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September, 2014

Successfully Negotiate a Mid-Term Rent Reduction in Your Lease

By Dale Willerton

We frequently meet a number of struggling chiropractors leasing commercial space. These chiropractic tenants desperately need a rent reduction ... right now. Whether the practice in question is small or large, business expenses are continually increasing and the high cost of leasing space is closing in on tenants. This can be due to any number of extenuating circumstances which you may have no control over (Obama healthcare as it relates to insurance coverage, for example). Your monthly rental payment to the landlord is one of your biggest monthly expenses. Therefore, reducing this monthly lease payment is imperative for practices like yours to stay viable.

If your chiropractic tenancy was at the end of its lease term there would be hope for a rent reduction on the lease renewal. Unfortunately, many chiropractic tenants find themselves in trouble somewhere mid-term into a five- or 10-year lease agreement (just recently, one entrepreneur admitted to us that he was struggling in year one of a ten-year lease term for a business he had recently opened).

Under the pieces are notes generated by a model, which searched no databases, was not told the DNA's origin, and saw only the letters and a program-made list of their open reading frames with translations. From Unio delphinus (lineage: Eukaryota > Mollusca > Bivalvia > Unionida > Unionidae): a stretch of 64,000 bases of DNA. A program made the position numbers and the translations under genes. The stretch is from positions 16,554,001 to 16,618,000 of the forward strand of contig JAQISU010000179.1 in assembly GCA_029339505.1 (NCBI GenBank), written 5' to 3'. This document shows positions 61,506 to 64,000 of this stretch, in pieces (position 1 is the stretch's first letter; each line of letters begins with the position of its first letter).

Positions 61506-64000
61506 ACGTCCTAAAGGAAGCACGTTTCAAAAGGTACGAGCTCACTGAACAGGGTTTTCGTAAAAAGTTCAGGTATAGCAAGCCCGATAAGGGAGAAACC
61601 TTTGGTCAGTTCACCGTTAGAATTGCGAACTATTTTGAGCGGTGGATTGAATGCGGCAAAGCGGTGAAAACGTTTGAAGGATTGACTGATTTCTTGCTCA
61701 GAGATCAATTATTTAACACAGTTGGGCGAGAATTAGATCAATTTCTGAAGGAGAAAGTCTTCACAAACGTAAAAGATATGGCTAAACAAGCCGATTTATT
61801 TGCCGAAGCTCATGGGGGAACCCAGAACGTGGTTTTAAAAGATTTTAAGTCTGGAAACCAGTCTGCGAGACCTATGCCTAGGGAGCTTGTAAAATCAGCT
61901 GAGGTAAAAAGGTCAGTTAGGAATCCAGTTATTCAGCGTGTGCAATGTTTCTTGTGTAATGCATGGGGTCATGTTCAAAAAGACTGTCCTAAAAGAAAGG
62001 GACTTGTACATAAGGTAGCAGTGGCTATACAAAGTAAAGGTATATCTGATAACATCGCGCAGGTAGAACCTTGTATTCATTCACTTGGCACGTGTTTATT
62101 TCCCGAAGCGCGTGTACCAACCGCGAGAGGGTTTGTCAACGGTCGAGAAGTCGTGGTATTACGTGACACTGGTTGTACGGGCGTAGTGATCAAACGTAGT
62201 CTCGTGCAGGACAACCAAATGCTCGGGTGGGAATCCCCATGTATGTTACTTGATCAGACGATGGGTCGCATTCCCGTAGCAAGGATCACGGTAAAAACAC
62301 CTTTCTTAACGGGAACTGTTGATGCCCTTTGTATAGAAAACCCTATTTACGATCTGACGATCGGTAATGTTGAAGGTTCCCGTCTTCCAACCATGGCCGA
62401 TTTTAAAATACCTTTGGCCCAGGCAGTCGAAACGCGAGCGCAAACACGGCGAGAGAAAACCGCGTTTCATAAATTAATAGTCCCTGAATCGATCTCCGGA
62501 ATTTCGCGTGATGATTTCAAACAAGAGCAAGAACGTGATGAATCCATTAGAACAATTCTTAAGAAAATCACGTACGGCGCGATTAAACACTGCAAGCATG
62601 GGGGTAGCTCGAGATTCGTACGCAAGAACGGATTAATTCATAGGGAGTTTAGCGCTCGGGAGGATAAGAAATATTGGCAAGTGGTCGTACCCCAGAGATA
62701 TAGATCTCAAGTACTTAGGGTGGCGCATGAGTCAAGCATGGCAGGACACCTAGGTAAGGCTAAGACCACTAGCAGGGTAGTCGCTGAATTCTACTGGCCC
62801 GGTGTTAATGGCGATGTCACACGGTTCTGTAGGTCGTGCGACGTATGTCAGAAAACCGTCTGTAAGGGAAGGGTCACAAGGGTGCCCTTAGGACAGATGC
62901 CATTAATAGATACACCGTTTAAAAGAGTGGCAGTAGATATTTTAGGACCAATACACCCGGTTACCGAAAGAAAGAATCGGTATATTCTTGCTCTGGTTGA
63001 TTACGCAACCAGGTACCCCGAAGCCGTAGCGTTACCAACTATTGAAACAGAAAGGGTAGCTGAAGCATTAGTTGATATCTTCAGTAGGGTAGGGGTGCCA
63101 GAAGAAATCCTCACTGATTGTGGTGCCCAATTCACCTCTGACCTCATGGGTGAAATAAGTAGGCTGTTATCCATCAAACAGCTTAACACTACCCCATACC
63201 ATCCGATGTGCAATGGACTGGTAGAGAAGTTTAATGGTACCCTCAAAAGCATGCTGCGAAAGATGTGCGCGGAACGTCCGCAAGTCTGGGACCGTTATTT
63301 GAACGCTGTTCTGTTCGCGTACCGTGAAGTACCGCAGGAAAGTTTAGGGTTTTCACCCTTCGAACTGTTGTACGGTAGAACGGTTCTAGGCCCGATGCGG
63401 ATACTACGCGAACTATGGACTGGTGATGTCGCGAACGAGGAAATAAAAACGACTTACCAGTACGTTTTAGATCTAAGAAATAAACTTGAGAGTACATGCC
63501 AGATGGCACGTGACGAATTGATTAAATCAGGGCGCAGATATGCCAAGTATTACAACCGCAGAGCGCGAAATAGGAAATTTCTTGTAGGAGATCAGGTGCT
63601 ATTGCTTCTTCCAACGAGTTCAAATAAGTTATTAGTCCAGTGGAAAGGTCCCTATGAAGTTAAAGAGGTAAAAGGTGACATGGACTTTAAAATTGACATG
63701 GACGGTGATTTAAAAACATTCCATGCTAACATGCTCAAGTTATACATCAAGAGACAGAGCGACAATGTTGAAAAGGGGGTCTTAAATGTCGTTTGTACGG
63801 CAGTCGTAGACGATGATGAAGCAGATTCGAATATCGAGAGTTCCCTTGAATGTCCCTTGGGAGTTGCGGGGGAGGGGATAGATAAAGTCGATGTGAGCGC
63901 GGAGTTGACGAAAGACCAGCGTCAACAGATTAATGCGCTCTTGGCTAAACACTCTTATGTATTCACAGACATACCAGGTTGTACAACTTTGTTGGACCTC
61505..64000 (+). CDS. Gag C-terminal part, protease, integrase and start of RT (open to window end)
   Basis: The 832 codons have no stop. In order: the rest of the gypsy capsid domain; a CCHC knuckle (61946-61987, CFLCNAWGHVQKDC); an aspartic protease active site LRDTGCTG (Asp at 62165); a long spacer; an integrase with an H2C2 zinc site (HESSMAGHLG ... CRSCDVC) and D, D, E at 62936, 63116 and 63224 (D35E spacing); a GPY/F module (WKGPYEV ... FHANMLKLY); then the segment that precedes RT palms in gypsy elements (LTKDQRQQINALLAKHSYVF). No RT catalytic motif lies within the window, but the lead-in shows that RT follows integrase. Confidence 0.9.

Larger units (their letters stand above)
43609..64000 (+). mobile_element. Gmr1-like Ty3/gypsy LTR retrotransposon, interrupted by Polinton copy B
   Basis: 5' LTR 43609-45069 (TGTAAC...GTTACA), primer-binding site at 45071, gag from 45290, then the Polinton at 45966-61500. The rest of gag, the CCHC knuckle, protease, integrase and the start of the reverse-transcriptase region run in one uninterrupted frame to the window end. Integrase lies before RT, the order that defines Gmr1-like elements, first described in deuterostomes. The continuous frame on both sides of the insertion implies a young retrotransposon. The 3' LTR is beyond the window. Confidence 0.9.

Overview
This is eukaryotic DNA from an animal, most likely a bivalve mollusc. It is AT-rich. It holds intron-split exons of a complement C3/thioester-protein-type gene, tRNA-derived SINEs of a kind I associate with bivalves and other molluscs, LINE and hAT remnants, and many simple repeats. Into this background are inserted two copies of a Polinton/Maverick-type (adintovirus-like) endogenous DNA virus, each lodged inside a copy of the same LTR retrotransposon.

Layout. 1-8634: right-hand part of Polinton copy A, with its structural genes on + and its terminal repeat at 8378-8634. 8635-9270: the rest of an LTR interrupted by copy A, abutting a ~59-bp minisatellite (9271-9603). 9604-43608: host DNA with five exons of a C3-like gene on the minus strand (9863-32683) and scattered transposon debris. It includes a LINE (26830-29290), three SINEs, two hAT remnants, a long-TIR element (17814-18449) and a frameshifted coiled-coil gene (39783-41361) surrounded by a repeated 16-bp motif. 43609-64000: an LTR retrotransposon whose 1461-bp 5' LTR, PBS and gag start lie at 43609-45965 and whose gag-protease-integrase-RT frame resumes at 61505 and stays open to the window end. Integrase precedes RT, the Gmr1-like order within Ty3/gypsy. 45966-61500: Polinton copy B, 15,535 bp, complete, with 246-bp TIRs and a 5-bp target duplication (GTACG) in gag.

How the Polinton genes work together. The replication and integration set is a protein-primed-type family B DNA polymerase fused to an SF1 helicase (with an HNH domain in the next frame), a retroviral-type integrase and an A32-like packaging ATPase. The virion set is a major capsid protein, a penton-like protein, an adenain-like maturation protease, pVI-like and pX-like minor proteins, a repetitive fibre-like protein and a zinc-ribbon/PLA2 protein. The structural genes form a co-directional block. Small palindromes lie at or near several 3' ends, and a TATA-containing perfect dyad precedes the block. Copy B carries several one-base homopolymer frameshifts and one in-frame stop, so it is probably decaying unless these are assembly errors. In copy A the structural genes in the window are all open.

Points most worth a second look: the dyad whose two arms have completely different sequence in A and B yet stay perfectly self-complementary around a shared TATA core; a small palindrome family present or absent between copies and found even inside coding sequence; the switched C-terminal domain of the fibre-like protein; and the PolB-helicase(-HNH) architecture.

rent - Copyright – Stock Photo / Register Mark There is hope for a mid-term rent reduction now! There are several reasons a commercial landlord would agree to a mid-term rent reduction for your commercial space:

Tenant Replacement

Landlords want to avoid taking the space back. Replacing a tenant can be very time-consuming and expensive for a landlord. There are real estate commissions to pay, demolition of the existing premises to occur, months of lost revenue while the space sits vacant and so on. In addition, a new tenant moving into the space will probably get a tenant allowance and free rent to boot. It could be quite a few financial steps backwards for a landlord to replace your business tenancy, if they can at all.